Bank of Canada capitulates: cuts outlook, loonie tanks

Today the Bank of Canada confirmed a technical recession of negative growth through the first half of 2015 and reluctantly lowered its growth forecasts for the whole year to just over 1%. With their policy rate already at .5%, there is little monetary meat left to entice animal spirits. In terms of growth, rate cuts here are symbolic at best  At worst, they may spur some more high risk lending into consumer and corporate sectors (especially energy) which are already way past prudent levels.  See: BOC lowers overnight rate target to 1/2 percent.

The Bank’s estimate of growth in Canada in 2015 has been marked down considerably from its April projection. The downward revision reflects further downgrades of business investment plans in the energy sector, as well as weaker than expected exports of non energy commodities and noncommodities. Real GDP is now projected to have contracted modestly in the first half of the year, resulting in higher excess capacity and additional downward pressure on inflation.

So much for a manufacturing rebound being enough to offset the commodities’ meltdown. Oil and gas investment is expected to fall 40% in 2015 alone.  So much for a quick rebound in oil prices. Such expectations are likely to be as unrealistic for the second half of the year as they were for the first.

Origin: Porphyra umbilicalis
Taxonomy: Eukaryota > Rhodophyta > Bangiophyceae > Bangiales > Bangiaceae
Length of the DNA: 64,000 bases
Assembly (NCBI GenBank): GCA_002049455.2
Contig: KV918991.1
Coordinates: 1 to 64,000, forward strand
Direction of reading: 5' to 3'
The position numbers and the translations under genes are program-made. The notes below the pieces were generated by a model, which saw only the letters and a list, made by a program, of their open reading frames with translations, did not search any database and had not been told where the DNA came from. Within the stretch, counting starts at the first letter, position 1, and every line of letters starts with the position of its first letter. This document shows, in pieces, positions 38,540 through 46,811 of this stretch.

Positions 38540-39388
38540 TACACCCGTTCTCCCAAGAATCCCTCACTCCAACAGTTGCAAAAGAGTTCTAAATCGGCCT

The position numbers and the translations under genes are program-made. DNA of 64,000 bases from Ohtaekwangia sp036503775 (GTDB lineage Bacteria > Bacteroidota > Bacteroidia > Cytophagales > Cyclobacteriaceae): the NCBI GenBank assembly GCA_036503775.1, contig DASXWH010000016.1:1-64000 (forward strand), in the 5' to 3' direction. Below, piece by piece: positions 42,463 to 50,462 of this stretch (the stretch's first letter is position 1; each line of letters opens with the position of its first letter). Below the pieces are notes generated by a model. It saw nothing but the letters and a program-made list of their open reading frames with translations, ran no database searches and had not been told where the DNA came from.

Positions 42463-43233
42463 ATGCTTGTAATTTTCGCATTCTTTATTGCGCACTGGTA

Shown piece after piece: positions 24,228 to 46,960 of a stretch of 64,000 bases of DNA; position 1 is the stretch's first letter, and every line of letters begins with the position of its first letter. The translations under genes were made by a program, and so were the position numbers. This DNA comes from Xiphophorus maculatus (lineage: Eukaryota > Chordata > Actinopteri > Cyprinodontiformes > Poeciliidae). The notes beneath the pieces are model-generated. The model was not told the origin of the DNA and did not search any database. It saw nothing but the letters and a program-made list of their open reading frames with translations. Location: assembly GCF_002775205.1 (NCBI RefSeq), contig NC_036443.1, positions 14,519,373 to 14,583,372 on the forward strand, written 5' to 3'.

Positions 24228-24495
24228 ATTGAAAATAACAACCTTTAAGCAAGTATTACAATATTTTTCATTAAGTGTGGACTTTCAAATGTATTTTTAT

With the world’s stock and bond markets now near universally contorted and broken beyond belief with relentless intervention and HFT gaming everywhere, currency exchange rates –the world’s largest markets–are the last, best indicators resembling anything close to free market forces.

In the land of the blind, the one-eyed man is king, and the US dollar is soaring again against the benchmark of world currencies.  The loonie on the other hand, continues its well-earned comeuppance, this morning breaking marginally below the 2009 low.  The .67 to .72 range (green band below) remains a probable retest as all the gains made in the secular boom (2001-2011) are evaporated once more and Canada searches for new ways to diversify itself beyond rocks, trees and credit-crazy consumers spending money they don’t have, and will now be working years to repay.  Necessity is the mother of invention.

FXC July 15 2015

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